The Right to Life


The trial of Dobie Williams lasted one week, from selection of jury to guilty verdict to death sentence. Dobie was a Louisiana man, poor and black and with an IQ of sixty-five. He was convicted of the murder of a forty-three- year-old white woman who was stabbed to death in her bathroom. According to the prosecution, this lady called out helpfully, while being attacked, “A black man has killed me,” and when her husband rushed into the bathroom, she indicated, while dying, that the black man had gone out through a window so small and high up that the family had never bothered to put a lock on it. Betty Williams, the mother of the accused, commented, “That sounds like somebody in a murder mystery book.”

Dobie was on weekend leave from a detention center where he was serving a term for burglary. He seems to have been arrested because he was in the neighborhood. No motive was alleged for the crime, other than that Dobie had been drinking that evening. None of the blood of the dead woman was found on his person or his clothes. To explain this, the police suggested that Dobie had stripped naked to commit the murder. Because the victim’s clothes were pulled down—she was, after all, in the bathroom—it was insinuated that the accused had been attempting rape, though the victim had not in fact been raped and no such charge was brought. But the insinuation may have contributed to the jury’s speedy verdict.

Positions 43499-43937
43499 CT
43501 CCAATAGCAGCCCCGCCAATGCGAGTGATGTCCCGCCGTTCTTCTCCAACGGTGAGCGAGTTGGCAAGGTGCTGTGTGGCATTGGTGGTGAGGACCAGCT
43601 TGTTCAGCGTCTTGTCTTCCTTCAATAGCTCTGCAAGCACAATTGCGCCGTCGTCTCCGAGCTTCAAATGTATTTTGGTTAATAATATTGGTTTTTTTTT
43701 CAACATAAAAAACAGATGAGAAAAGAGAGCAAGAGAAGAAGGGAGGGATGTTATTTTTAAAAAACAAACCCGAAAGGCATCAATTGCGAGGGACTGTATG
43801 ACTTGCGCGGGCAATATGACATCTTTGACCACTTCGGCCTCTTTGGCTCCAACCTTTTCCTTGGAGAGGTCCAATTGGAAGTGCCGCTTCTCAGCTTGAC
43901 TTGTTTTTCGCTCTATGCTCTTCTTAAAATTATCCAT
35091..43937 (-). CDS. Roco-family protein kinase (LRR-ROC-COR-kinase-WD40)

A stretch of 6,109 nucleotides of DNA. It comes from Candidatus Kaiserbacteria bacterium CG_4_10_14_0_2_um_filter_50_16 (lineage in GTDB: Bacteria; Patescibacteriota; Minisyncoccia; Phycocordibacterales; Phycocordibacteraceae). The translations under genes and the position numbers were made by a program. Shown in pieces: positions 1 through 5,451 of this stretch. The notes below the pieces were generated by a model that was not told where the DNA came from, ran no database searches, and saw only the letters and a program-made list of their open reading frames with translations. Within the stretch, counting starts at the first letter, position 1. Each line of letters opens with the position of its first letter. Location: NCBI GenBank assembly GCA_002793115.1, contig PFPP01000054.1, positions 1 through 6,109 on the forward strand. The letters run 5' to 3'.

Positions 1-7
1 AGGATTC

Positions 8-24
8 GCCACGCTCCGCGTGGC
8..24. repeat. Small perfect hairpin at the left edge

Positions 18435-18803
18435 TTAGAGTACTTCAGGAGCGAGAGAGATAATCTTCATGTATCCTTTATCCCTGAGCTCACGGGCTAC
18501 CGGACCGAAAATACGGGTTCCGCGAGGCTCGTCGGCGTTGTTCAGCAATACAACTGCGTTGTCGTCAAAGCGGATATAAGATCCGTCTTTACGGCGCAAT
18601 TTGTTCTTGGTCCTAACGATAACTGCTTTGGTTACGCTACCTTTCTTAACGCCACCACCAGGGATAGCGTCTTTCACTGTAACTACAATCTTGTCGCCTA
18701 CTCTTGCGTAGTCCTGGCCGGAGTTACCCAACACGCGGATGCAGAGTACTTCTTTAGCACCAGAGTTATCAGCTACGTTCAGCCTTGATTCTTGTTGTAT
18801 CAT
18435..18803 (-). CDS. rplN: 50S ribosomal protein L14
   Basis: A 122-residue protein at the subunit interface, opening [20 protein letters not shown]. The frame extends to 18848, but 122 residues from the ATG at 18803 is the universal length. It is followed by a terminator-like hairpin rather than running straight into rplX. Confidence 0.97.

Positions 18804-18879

Dobie was said to have confessed on tape, but the recording was missing by the time the case came to court, and the police officers who had overheard this “confession” gave conflicting evidence about it. Dobie was defended by an attorney later disbarred for unethical conduct, and as Sister Helen Prejean follows him on the long road to the execution chamber she explains how the failures and blunders at the original trial made it impossible for his later defenders to recover the ground lost.

Dobie went to death row in 1985 and was executed in 1999, by which time he had been given eleven separate execution dates, sometimes receiving a stay just hours before he was due to die. Is this torture? It is, by most people’s definition. In theory, the US Constitution does not permit it, but the Constitution is for human beings, and the system’s acknowledgment of Dobie’s humanity is scant. But he hangs on to a sense of his own dignity, refusing the grotesque ceremony of a last meal with prison staff: “When they finish eating they’re going to help kill me.” Sister Helen is horrified when she thinks of the cold-blooded ceremony to come:

Dobie is not in a hospital dying of some disease, with his life energies and faculties fading. He’s fully alive, has his full energy and emotions and consciousness. It makes his coming death impossible to comprehend.

In the room adjacent to the execution chamber, where he receives his…

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